Engaging men and boys for gender equality

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Adolescent girls in a BRAC Tanzania program. Photo credit: BRAC Tanzaniz

Adolescent girls in a BRAC Tanzania program. Photo credit: BRAC Tanzaniz


>>Authored by Sabina Rogers, Manager, Communications and Relationships

If we are to achieve the World Bank’s goal of ending extreme poverty by 2030 — or even our own goal of helping 100 million families lift themselves out of extreme poverty — we have to tackle the issue of gender inequality. The recent review of microcredit RCTs shows, on average, a surprising lack of positive effect on women’s empowerment.

Though, there are some promising findings. For example, it seems that the effects of microcredit diffuse across multiple outcome, so it’s hard to detect what the actual effect is on women’s empowerment. Also, the study in Mexico found some small but significant increase in female decision power.

Are we satisfied with “small but significant”? Microfinance has long claimed that it was empowering women; indeed, the third core theme of our campaign, approved alongside the original goal in 1997, is “empowering women.” If the RCT review is to be taken at face value, let’s now ask ourselves what can we do better, or, what are we not doing that we should?

Engaging men and boys

A 2007 report prepared by the World Health Organization in collaboration with Instituto Promudo, Engaging men and boys in changing gender-based inequity in health, (an analysis of data from 58 evaluation studies) suggests that the problem may be that we are excluding men in the equation.[1] The report summarizes the situation thusly:

The social expectations of what men and boys should and should not do and be directly affect attitudes and behaviour related to a range of health issues. Research with men and boys has shown how inequitable gender norms influence how men interact with their partners, families and children on a wide range of issues, including preventing the transmission of HIV and sexually transmitted infections, contraceptive use, physical violence (both against women and between men), domestic chores, parenting and their health-seeking behaviour.[2]

If microcredit programs (microfinance institutions, savings groups, and other organizations in the world of “microcredit”) wish to empower their target beneficiaries, namely women, what are they doing to counter these social expectations?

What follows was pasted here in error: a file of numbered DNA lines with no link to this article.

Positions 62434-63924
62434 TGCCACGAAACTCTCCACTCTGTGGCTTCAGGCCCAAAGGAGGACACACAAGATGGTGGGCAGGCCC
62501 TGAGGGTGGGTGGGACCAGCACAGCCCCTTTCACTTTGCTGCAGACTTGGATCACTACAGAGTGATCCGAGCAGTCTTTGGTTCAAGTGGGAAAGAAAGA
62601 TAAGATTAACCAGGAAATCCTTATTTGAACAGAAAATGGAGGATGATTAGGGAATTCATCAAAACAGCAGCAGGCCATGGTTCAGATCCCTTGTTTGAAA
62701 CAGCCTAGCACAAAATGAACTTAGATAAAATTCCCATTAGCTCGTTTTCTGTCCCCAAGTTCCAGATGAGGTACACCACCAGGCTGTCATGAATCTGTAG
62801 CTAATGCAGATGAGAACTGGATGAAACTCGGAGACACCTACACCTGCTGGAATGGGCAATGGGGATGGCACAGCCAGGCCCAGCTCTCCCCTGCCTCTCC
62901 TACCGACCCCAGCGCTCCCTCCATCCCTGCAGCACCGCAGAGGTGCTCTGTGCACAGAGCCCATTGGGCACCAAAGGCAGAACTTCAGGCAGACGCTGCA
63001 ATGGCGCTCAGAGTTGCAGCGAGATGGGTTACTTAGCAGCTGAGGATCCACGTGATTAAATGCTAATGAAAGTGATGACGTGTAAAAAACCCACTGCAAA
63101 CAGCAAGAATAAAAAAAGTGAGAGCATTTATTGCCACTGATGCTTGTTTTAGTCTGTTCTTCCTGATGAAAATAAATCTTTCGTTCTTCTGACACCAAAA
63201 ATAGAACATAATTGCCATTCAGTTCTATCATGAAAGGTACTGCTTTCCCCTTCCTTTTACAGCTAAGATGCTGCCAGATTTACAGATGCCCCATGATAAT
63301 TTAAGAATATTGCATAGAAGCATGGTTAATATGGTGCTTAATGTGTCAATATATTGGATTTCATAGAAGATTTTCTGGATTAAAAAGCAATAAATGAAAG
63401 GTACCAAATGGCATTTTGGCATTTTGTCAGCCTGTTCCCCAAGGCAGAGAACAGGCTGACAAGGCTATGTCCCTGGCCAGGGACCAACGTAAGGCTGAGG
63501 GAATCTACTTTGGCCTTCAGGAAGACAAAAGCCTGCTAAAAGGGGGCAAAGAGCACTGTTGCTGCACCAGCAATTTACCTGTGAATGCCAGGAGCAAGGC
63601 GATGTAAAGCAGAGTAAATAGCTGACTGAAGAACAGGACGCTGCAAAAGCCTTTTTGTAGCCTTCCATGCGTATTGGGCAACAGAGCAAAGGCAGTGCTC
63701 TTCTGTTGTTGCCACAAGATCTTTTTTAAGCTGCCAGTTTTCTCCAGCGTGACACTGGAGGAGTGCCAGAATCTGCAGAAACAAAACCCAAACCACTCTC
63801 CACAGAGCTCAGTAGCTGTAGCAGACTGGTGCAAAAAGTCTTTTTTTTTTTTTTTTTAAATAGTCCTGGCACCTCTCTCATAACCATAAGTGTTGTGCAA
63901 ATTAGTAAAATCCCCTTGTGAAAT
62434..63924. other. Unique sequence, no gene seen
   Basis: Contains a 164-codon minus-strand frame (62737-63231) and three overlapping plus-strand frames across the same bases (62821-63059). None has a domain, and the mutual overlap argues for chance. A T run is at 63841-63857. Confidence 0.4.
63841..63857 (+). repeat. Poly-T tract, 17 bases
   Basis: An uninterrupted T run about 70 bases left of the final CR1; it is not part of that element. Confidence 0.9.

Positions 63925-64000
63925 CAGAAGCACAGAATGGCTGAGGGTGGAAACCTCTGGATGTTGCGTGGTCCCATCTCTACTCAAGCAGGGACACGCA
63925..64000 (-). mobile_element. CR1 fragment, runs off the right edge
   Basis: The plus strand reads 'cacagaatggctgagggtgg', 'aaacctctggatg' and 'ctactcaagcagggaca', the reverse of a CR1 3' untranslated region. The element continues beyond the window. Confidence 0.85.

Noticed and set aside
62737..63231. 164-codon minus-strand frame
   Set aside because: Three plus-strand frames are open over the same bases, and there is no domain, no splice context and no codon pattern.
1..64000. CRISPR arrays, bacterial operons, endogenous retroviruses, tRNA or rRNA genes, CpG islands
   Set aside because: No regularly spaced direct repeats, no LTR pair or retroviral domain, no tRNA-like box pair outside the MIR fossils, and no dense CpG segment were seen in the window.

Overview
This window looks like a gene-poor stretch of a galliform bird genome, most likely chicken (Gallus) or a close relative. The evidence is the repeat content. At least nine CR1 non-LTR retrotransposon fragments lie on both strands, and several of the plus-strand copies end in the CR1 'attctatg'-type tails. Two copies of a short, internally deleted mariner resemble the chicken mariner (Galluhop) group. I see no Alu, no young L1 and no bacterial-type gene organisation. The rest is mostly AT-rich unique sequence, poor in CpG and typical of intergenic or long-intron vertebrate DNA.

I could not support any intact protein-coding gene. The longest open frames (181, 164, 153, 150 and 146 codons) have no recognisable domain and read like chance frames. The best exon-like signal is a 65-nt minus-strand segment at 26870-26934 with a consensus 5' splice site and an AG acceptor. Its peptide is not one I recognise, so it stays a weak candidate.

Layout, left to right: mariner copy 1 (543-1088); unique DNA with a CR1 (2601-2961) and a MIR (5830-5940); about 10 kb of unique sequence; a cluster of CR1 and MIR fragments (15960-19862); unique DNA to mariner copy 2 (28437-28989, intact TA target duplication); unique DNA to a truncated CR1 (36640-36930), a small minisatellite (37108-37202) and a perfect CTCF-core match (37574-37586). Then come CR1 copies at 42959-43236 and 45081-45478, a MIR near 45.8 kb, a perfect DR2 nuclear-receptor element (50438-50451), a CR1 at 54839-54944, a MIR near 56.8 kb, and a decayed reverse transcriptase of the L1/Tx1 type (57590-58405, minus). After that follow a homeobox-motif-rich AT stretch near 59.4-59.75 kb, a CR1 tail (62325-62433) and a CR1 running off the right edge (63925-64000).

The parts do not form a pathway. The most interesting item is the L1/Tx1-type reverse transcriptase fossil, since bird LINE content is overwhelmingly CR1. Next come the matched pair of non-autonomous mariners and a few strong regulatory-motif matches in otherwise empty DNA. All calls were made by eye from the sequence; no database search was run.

A new campaign launched by UN Women in 2014 called HeForShe is calling on us to unify our efforts. “HeForShe is a solidarity movement for gender equality that brings together one half of humanity in support of the other half of humanity, for the benefit of all.” Emma Watson, better known as Hermione Granger in the fabulous Harry Potter movies, is Goodwill Ambassador for UN Women and the face of this campaign.

“We want to end gender inequality,” Watson said, “And we want to try and galvanize as many men and boys as possible to be advocates for change. And, we don’t just want to talk about it. We want to try and make sure its tangible.”

What actions do we need to take?

If you just look at intimate partner violence (IPV), for example, studies show that men perpetrate their first act of sexual violence before the age of 18 and many men will not stop at just once. Further, IPV “is more common in settings where social norms condone or ignore men’s sexually coercive or aggressive behaviors (Katz 2006; Schwartz and DeKeseredy 2008)” [3] and it is shaped by gender inequality, harmful paradigms of what it means to be “masculine,” and experiencing violence as a child.

Therefore, while we obviously need to work with men, it is essential that boys are included in programs, opening an honest dialogue discussing issues of gender and masculinity. The key features of successful interventions, according to the WHO report, are as follows:

  • Use positive and affirmative messages;
  • Encourage men to reflect on the costs of hegemonic masculinity to men and women;
  • Are evidence-based and theoretically informed, i.e., they use formative research, begin with or develop a theory of change, and carry out ongoing monitoring and evaluation;
  • Recognize that men are not homogenous and develop interventions that reflect men’s different life experiences;
  • Use an ecological approach that recognizes the range of factors shaping gender roles and relations; and
  • Use a range of social change strategies — community education, community mobilization, media, policy development, and advocacy for implementation.[4]
Photo credit: Giorgia Bonaga & Shamimur Rahman

Photo credit: Giorgia Bonaga & Shamimur Rahman